Companies that beneficially reuse hazardous secondary materials by recycling or reclaiming those materials rather than discarding them as hazardous waste need to be aware of a new federal court ruling that may provide additional flexibility in the reuse and recycling of those materials. In its July 7, 2017, opinion in Am. Petroleum Inst. v. EPA, No. 09-1038, slip op. (D.C. July 7, 2017), the U.S. Court of Appeals for the District of Columbia struck down two key elements of the EPA’s 2015 Final Rule aimed at revising EPA’s “Definition of Solid Waste”: Factor 4 of the legitimacy test (i.e., “toxics along for the ride”) and, in pertinent part, the Verified Recycler Exclusion pertaining to reclamation under RCRA.
The EPA’s 2015 Final Rule attempted to delineate between “sham recycling” and legitimate recycling by formally codifying and requiring four legitimacy factors for assessing when a hazardous material is actually being recycled such that it is outside of RCRA’s definition of solid waste and thus outside of the purview of the EPA’s regulatory authority under RCRA. The four factors of the legitimacy test are: (1) the hazardous secondary material must provide a useful contribution to the recycling process; (2) the recycling process must produce a valuable product or intermediate; (3) the persons controlling the secondary material must manage the hazardous secondary material as a valuable commodity; and (4) the product of the recycling process must be comparable to a legitimate product or intermediate (“Factor 4”). Notably, the EPA’s 2015 Final Rule also required documentation on the legitimacy criteria for Factor 4 when “the hazardous constituents in the recycled products are not comparable or unable to be compared to those in analogous products (unless the recycled product meets widely recognized commodity specifications or the hazardous secondary material is returned to the production process).” For further analysis of the EPA’s 2015 Final Rule, see this post.
The petitioners did not challenge the first two legitimacy factors, and the court ultimately upheld the third legitimacy factor. However, the court struck down Factor 4, reasoning that it lacked precision. The EPA included Factor 4 within its legitimacy test to thwart unnecessary inclusions of hazardous wastes into products such that the hazardous waste involves “toxics along for the ride.” The court reasoned that the EPA drafted Factor 4 in a manner that also has the potential effect of requiring the removal of even negligible amounts of hazardous material contained within the secondary product to an unreasonable point. The court highlighted this issue by demonstrating that where a secondary product has an analogous product without a minimal amount of hazardous material, the secondary product, to satisfy Factor 4, would have to essentially be void of even a mere single part-per-million of a hazardous material if said hazardous material provided no value to the product itself—an untenable result when hazardous materials can be successfully recycled into secondary products.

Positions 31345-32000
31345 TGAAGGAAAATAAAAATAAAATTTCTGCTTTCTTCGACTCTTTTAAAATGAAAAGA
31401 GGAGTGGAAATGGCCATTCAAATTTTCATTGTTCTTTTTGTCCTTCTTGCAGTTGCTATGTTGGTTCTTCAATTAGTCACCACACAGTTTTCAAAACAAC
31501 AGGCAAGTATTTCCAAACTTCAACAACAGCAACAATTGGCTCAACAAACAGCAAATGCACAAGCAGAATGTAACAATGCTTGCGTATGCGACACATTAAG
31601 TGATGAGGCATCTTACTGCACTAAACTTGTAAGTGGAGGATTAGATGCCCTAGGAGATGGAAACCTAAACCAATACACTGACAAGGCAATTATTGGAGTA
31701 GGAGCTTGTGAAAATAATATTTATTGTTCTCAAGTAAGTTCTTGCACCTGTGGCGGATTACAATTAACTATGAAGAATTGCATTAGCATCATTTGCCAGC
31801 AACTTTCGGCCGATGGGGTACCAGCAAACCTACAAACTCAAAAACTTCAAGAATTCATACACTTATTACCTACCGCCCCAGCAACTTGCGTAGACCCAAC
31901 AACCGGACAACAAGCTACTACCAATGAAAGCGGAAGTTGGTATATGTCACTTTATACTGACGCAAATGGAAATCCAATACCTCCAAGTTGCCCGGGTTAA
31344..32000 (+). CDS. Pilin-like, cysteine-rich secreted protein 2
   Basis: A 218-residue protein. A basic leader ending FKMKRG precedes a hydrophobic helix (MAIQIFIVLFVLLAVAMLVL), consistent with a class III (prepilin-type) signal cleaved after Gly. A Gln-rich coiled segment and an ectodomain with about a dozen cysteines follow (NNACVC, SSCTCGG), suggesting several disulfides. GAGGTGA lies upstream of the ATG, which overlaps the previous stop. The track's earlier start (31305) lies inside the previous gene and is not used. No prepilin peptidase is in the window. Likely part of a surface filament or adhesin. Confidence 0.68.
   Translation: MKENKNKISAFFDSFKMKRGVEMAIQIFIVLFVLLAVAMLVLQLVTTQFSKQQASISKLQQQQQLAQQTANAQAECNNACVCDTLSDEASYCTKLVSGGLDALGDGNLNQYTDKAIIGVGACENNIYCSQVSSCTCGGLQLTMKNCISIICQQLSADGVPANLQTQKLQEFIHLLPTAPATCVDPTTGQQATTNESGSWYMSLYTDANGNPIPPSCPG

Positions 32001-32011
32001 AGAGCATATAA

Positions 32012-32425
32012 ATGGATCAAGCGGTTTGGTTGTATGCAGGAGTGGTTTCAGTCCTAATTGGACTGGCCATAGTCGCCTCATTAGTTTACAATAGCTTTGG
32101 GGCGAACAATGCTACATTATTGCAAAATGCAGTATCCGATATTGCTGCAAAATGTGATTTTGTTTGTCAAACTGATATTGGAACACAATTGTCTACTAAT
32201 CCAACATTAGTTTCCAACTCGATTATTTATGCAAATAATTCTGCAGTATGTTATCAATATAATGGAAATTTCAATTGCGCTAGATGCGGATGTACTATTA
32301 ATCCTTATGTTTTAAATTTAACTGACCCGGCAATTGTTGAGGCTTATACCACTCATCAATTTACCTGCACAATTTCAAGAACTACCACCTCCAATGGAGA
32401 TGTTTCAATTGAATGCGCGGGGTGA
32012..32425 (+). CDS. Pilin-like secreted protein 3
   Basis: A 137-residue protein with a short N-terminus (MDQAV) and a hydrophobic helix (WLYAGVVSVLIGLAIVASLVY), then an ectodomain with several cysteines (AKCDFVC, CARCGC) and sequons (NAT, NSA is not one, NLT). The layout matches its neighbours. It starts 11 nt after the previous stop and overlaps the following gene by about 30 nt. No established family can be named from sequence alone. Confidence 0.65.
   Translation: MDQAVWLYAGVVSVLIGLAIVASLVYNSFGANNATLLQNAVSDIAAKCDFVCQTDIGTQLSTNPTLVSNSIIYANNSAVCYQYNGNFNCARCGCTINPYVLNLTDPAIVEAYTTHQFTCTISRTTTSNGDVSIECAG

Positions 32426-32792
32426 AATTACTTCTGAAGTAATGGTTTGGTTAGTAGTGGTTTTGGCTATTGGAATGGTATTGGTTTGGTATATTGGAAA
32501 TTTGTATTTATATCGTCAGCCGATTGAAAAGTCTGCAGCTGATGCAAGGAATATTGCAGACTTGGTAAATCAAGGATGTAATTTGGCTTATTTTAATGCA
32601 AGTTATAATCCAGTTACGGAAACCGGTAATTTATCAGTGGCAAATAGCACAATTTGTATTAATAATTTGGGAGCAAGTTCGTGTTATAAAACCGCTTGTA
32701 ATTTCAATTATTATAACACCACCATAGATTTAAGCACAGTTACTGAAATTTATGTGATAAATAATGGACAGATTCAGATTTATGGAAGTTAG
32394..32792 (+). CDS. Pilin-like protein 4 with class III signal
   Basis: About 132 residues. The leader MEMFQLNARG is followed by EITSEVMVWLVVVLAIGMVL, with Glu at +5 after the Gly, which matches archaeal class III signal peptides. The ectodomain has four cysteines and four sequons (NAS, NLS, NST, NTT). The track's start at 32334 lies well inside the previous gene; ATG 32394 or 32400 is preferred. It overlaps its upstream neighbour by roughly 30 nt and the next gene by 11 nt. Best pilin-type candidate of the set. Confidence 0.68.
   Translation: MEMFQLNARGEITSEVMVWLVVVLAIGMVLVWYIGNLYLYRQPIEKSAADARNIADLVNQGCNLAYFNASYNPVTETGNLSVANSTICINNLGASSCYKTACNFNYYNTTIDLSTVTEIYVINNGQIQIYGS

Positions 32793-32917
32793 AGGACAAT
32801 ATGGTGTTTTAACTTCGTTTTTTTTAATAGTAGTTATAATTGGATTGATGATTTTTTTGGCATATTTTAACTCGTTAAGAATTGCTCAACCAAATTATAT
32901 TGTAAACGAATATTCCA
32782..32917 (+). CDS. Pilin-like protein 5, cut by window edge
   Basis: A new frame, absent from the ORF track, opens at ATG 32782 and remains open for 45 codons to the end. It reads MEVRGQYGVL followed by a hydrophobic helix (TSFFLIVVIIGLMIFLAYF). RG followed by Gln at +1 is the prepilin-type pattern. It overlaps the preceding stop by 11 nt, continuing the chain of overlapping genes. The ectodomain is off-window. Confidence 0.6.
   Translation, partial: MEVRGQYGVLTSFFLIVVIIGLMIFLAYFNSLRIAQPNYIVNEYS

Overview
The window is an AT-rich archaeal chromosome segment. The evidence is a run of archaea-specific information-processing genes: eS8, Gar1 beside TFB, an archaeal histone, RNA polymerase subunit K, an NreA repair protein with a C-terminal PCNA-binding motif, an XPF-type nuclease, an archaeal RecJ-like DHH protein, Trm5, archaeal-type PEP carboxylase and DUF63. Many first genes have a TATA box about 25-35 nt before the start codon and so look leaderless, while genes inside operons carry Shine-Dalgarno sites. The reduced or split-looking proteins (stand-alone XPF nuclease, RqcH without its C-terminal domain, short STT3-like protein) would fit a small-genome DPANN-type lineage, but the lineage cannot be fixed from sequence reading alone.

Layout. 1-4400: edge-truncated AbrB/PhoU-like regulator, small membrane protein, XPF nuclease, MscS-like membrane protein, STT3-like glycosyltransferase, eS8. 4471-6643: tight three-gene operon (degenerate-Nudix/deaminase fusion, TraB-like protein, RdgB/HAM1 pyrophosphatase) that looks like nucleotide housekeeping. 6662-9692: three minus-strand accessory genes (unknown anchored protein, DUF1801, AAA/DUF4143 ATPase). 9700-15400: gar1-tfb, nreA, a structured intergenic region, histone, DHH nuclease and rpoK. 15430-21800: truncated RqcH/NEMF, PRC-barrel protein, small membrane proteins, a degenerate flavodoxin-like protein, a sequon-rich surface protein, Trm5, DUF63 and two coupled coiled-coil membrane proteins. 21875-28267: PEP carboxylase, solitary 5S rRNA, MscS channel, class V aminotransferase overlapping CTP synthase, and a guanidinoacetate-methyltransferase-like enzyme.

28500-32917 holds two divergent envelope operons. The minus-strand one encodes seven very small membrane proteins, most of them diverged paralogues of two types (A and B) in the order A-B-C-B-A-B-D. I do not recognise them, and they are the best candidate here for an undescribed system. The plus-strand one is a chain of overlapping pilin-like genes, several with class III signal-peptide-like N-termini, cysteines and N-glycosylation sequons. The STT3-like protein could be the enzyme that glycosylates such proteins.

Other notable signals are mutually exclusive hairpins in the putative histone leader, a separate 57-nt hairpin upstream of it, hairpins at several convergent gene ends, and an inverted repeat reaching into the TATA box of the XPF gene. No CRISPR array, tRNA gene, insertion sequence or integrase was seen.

The remainder of the D.C. Circuit’s opinion focused on the aspects of the EPA’s rule concerning reclamation. Under EPA’s rules, a material is reclaimed “if it is processed to recover a usable product, or if it is regenerated.” The court held that while the emergency preparedness requirement within the Verified Recycler Exclusion of the EPA’s 2015 Final Rule reasonably filled a regulatory gap and is thus upheld, the remainder of the Exclusion is unreasonable. The court thus reinstated the Transfer-Based Exclusion with the addition of the emergency preparedness standard. Prior to the EPA’s 2015 Final Rule, the EPA treated reclamation of certain secondary hazardous materials as being discarded and established certain exclusions to the general reclamation-equals-discard rule for certain materials and processes. One of those exceptions was the Transfer-Based Exclusion, which allowed the generator to offload secondary hazardous materials to a reclaimer who possessed a RCRA permit or made reasonable efforts to properly and legitimately reclaim the materials and not otherwise discard them. The EPA’s 2015 Final Rule sought to supplant the Transfer-Based Exclusion with the Verified Recycler Exclusion. The Verified Recycler Exclusion required the generator to meet special emergency preparedness standards (i.e. fire control systems, etc.) while it possesses the materials prior to shipping them, and it eliminated the “reasonable efforts” standard from the Verified Recycler Exclusion—requiring the reclaimer to have a RCRA permit. The court held that the EPA’s justifications for eliminating the reasonable efforts standard from the Transfer-Based Exclusions were unreasonable and struck down the Verified Recycler Exclusion.
Where the EPA’s 2015 Final Rule goes from here is unknown at this time. Indeed, many states had not yet adopted or incorporated by reference the requirements of the 2015 Final Rule. Because RCRA is a state-authorized program, companies involved in the beneficial reuse of hazardous secondary materials will need to carefully evaluate the impact of this ruling in the majority of states that have RCRA-delegated programs and how EPA and the states implement this ruling.
This post was drafted by Ryan Pulkrabek, an attorney in the Kansas City, MO office of Spencer Fane LLP. For more information, visit spencerfane.com.